Baby, It’s Cold Out There
A safe and healthy winter season goes hand in hand with a little preparation. For any of us living in northern Arizona, we are aware of the rapid temperature changes. We can see the daytime high temperature plummeting forty degrees as the sun goes down. We have seen low temperatures well below zero in the dead of winter. We have seen cloudless days and blue skies replaced with storm clouds and whiteout snow in the blink of an eye. With these life threatening weather transitions, it is best to be prepared.
As many of us prefer to stay tucked in at home, we are not guaranteed to be secure and protected. A healthy home starts with good insulation to prevent the heat loss from wind and low temperatures. Weather stripping windows and doorjambs, cleaning out gutters and downspouts, and insulating exterior pipes are a good start.
Professional cleaning and maintenance of furnace systems can be an excellent investment to assure a warm and cozy home. Change filters, clean woodstoves, fireplaces and chimneys seasonally, and install and maintain smoke and carbon monoxide detectors as well. To have an alternative heating system and available fuel or an emergency generator can be especially beneficial for the common power outages during a winter storm.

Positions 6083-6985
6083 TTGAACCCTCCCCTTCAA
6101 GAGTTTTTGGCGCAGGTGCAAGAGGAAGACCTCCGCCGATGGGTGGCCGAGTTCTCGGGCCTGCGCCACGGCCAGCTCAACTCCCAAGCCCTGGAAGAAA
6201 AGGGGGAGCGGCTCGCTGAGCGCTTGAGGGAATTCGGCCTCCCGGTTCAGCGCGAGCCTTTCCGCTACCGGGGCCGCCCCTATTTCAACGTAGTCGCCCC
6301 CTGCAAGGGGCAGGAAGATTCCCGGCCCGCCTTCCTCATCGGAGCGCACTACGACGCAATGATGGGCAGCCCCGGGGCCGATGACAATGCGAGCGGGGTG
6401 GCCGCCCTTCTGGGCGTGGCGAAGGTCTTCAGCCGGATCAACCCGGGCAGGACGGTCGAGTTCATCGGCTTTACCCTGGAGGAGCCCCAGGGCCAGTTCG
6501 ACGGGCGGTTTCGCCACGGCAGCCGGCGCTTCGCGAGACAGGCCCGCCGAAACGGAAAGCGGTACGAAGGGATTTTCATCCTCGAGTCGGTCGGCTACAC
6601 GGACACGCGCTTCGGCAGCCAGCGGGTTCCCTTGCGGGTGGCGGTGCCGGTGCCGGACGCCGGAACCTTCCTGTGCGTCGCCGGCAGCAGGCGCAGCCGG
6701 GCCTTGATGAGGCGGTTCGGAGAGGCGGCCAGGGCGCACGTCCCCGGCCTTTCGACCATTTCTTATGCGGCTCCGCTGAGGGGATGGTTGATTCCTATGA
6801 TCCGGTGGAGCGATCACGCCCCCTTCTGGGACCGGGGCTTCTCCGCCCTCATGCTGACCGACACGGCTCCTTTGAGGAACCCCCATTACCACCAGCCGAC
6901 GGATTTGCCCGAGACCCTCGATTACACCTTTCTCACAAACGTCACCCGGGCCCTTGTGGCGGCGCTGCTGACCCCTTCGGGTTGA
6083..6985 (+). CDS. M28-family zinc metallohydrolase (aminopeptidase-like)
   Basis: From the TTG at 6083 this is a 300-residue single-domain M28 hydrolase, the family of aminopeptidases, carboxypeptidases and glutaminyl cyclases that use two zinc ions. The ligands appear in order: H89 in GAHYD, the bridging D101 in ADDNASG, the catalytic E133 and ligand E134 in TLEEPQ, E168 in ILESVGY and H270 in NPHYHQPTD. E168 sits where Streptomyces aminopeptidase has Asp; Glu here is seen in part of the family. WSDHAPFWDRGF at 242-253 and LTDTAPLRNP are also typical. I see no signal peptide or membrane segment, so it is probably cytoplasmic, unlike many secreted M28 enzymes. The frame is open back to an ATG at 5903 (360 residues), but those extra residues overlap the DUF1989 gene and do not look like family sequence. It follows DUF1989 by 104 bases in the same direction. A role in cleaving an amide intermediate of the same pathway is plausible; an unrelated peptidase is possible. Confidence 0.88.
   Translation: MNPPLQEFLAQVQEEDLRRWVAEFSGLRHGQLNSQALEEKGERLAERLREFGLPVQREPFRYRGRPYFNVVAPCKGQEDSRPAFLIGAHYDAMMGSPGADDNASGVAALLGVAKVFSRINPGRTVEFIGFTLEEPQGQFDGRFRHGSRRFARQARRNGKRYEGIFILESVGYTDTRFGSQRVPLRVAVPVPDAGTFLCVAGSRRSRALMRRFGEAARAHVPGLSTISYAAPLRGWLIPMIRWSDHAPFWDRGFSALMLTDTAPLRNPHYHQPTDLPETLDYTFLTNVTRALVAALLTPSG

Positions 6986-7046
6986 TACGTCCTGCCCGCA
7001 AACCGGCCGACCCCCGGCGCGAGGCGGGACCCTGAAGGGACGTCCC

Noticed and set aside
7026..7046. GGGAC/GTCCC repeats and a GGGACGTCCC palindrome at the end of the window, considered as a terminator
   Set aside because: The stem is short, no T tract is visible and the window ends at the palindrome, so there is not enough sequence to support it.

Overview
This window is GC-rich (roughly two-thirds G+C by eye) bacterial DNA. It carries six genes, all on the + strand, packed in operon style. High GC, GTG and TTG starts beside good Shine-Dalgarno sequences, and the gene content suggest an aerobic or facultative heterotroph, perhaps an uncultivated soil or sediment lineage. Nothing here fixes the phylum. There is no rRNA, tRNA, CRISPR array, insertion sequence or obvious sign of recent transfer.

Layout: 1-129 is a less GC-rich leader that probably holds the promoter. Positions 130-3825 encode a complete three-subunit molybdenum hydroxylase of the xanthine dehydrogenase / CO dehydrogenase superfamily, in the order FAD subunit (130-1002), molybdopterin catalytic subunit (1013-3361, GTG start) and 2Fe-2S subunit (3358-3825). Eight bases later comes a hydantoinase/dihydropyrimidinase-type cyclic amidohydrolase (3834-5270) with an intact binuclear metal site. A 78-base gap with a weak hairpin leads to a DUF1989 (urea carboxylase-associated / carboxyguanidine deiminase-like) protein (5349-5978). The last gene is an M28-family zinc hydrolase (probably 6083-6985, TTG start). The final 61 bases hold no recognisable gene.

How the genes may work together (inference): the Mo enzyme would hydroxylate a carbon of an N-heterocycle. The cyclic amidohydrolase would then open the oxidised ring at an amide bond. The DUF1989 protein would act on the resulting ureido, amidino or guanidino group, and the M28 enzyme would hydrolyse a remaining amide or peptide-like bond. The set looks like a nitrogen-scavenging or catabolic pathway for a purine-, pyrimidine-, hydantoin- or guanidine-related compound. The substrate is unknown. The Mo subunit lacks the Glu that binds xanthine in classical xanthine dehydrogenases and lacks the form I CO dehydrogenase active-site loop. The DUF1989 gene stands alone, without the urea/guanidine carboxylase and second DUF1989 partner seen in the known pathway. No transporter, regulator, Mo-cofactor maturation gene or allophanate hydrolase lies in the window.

We still need to go out from time to time, so preparing your vehicle for the winter is also a wise idea. Service and top off all fluids with low temperature fluids, and assure the tire tread is adequate. Keep the fuel tank topped to avoid accumulation of water in the tank and lines. Maintain an emergency road kit, including extra blankets, flashlight and batteries, jumper cables, some food and water, first aid kit and a shovel with cat litter or sand for traction if you get stuck. Keep an eye on the weather, and avoid travel with inclement forecasts.
If you must travel during bad weather, make sure you have advised a friend or family member of your route and expected travel time. If you get stranded, stay with your vehicle. Use an exterior light on your car, and flag the antenna. Run the engine no more than ten minutes an hour, keep a downwind window cracked and keep the exhaust pipe clear of snow.
Finally, if you must spend time in the elements, dressing in layers provides the best ability to stay warm. The skin layer should be a wicking layer of merino wool, synthetics like polyester or silk to take moisture away from the skin. The middle layer is the insulation, with good choices including wool, fleece or goose down. The outer layer or shell should be both wind and water resistant. There are varying degrees of waterproof vs water resistant and breathable vs non-breathable choices that have a wide variety of cost as well. And don’t forget hats, gloves and boots to complete your weather protection.
Live well, travel well, dress well and stay well through the harsh winter weather of northern Arizona.
Bradford Croft, DO
East Flagstaff Family Medicine